“It won’t make any difference,” responded Rull confidently. Then he fell silent, all too conscious that he was the smallest, slowest and the weakest of the three of them. Slower than Yurrle, much slower than Trath. These two could only move at his relatively pedestrian pace.
Of course it was all relative. When Trath let him at a small group of the ground soldiers that had attacked them, Rull had made short work of them. The locals seemed slow, soft, sort of flabby, and their crude personal protections and transportation devices next to useless. Yet their translators had picked up a reference to elite soldiery. If that was their best, then the Universe help them.
Still, Rull knew he could not outrun or otherwise evade unaided the crude aerial weaponry or the fastest of the ground transport that had already been brought to bear against them. He knew, though, that the mighty Trath would not leave him in this place. Neither would the ageing Yurrle.
Trath was resourceful and Rull knew he would soon repair the light body armor they had acquired from their former custodians. Then, utilizing the armor’s exoskeleton implants and other technology, they could move swiftly, silently, and hopefully undetectably far away from this place.
* * *
Rull’s spirits were up as he looked across at Trath. They were making good speed across the harsh desert environment. The little alien smiled. Trath had gotten the light body armor operational. As fast as they were moving, though, he suspected that Trath wasn’t even using the exoskeleton implants in his light armor. The big fellah was just enjoying stretching out a little bit.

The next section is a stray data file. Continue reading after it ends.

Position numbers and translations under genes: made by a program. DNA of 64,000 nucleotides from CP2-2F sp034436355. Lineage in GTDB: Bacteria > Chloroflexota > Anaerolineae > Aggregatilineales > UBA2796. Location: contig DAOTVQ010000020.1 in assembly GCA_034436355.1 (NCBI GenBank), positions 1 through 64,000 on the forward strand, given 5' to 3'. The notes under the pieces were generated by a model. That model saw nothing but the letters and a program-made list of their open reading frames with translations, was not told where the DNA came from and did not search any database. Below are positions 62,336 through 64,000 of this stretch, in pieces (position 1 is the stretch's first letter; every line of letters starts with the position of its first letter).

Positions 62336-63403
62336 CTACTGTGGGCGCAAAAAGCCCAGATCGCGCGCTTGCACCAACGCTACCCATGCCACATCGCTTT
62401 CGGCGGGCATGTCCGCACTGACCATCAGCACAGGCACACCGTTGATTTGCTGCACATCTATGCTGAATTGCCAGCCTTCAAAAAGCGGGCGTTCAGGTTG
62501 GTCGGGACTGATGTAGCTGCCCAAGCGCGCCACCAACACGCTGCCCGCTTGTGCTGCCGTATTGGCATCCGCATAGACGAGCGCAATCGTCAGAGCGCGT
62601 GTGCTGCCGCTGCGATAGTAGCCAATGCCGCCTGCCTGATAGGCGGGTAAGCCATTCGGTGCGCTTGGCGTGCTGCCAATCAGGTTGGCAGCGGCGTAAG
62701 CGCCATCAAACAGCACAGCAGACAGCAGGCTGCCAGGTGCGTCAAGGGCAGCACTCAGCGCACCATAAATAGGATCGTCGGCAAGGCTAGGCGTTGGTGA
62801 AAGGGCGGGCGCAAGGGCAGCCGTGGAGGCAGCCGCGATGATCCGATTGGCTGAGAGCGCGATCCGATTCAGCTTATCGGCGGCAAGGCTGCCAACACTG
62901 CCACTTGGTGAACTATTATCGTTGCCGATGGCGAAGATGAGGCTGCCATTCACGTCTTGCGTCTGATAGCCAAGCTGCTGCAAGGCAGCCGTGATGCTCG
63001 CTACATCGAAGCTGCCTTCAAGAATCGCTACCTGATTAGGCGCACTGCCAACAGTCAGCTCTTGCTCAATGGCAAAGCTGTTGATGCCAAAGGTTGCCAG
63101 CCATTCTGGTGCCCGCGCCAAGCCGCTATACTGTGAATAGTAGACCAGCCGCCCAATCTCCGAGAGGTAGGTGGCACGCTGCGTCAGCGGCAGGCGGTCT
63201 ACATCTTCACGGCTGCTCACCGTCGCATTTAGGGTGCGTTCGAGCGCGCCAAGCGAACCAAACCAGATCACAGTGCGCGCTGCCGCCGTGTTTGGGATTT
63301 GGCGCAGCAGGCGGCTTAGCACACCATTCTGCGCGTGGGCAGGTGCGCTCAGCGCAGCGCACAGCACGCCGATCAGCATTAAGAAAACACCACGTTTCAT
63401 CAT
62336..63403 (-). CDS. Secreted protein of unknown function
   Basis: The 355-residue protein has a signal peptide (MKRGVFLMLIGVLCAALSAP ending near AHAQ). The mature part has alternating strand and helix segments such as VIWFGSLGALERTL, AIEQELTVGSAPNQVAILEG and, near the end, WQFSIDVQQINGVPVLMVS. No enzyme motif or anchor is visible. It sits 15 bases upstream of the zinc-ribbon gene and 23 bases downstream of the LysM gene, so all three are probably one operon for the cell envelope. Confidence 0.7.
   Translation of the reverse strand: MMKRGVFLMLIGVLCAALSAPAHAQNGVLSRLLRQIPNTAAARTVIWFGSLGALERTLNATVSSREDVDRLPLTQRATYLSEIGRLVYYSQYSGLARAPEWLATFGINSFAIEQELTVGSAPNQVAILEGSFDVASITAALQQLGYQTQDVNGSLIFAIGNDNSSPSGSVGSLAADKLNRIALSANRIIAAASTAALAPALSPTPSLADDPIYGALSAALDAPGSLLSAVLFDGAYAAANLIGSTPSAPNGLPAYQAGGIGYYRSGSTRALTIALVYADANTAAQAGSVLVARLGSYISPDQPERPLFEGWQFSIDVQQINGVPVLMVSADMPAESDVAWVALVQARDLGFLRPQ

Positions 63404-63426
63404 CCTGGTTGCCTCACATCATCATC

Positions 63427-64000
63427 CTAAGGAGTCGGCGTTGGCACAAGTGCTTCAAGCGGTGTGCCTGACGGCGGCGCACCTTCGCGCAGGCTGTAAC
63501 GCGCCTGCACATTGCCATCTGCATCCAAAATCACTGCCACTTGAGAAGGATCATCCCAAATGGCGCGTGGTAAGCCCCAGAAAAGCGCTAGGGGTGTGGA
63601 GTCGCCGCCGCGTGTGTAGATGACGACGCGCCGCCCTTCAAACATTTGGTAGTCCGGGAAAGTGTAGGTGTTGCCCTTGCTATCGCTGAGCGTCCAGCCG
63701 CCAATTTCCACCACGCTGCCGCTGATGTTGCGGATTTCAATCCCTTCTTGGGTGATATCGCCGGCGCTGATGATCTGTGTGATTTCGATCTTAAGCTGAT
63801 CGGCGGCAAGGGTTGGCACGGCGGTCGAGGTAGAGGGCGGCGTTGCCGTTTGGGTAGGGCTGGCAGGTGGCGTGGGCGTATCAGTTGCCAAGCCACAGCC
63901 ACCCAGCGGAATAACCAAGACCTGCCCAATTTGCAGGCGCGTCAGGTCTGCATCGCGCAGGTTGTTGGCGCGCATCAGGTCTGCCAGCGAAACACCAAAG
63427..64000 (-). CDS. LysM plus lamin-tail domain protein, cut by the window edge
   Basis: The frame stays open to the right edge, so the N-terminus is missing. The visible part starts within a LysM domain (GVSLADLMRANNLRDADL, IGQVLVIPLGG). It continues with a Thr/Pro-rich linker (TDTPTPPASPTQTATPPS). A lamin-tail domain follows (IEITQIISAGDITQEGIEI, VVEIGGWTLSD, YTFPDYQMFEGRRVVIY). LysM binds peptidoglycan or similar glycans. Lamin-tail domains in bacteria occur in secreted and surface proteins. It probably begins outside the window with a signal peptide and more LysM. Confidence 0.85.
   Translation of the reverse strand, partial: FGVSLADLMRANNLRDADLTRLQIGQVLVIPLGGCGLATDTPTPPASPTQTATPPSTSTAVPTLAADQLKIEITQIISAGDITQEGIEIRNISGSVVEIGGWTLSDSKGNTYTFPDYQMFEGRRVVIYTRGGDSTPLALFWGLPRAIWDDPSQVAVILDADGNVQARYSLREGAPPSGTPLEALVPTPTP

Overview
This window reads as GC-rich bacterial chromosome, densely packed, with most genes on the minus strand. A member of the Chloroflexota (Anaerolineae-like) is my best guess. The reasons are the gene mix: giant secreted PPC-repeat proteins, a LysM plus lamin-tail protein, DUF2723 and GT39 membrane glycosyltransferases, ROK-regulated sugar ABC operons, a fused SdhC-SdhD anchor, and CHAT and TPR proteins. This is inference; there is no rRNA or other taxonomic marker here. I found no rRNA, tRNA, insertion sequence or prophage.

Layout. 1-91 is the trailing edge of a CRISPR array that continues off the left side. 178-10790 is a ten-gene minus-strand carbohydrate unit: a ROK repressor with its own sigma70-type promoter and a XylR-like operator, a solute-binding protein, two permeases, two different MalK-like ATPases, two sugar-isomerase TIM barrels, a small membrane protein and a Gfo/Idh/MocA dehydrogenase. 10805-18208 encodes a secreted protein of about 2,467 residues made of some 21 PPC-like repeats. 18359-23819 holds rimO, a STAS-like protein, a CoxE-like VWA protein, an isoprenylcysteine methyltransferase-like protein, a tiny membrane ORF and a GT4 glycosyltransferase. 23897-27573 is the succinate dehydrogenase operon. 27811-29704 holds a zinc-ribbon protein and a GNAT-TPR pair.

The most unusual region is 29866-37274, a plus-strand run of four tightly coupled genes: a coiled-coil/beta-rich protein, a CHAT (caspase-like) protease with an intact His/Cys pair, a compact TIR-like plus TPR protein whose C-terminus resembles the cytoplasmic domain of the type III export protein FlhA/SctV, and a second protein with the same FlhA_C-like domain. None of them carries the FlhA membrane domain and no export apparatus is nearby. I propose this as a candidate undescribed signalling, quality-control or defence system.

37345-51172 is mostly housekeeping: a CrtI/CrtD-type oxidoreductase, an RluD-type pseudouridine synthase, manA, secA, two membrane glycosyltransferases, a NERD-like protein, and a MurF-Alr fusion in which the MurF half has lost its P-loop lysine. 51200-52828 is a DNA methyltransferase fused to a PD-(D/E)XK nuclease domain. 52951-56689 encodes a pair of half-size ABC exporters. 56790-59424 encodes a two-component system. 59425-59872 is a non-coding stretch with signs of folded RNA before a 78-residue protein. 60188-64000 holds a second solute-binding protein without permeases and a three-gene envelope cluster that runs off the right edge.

It felt good, thought Rull. Like old times, when the three of them had been startroopers together, before their world was destroyed. Yet even this moment of joy, this brief period of exhilaration, proved all too short.
* * *
The locals targeted them again with all manner of air- and land-launched missiles and smaller explosive projectiles of all shapes and sizes. With the light armour operational, the weapons should have troubled them not at all. Except that Rull had been slow to activate his light armour’s quasi-shields and a few of the units among the huge numbers of missiles and smaller projectiles launched against them were armed with fissionable materials.
The use of the extraordinarily crude fission weapons, what the locals described as “theatre” or “tactical” “nukes” was an unexpected development.
What manner of race would use such devices on the surface of their own world? Yurrle would later ask himself. And when their own ground troops are in the general vicinity.
Even Trath, with his capability to sense danger in advance, had not anticipated this form of attack. The big alien reasoned that the long period of imprisonment with only the periodic temporary escapes had surely dulled this capability.
The vaporization of Rull by an unthinkably crude near-direct hit atomic attack would be a watershed in the relationship between the alien criminals and the world onto which they had crash landed. After that. Trath’s gloves were definitely off. In fact the big alien went out of his way to take out anything in the air or moving along the surface within the range of the over-the-horizon capabilities of his Tolden light energy rifle.
When the superlative unit ran low, he finished the job with his own hands. Pieces of burning wreckage thrown with the strength, speed, and unbelievable accuracy of Trath’s hands proved utterly deadly to anything in their way. Even high altitude was no escape.
At the moment of his death, Rull’s thoughts had been of Trath. Would it have made any difference if the local savages knew Trath was innocent? Innocent of all charges manufactured against him? Probably not. The current situation was probably a dilemma of a type this world had never faced before. How to deal with marooned convicted alien felons. There were protocols, of sorts, among more advanced worlds. Though judging from their recent actions it seemed unlikely the locals had heard of them.
Trath and Yurrle finally left the area. By then there was nothing moving along the ground or flying hereabouts.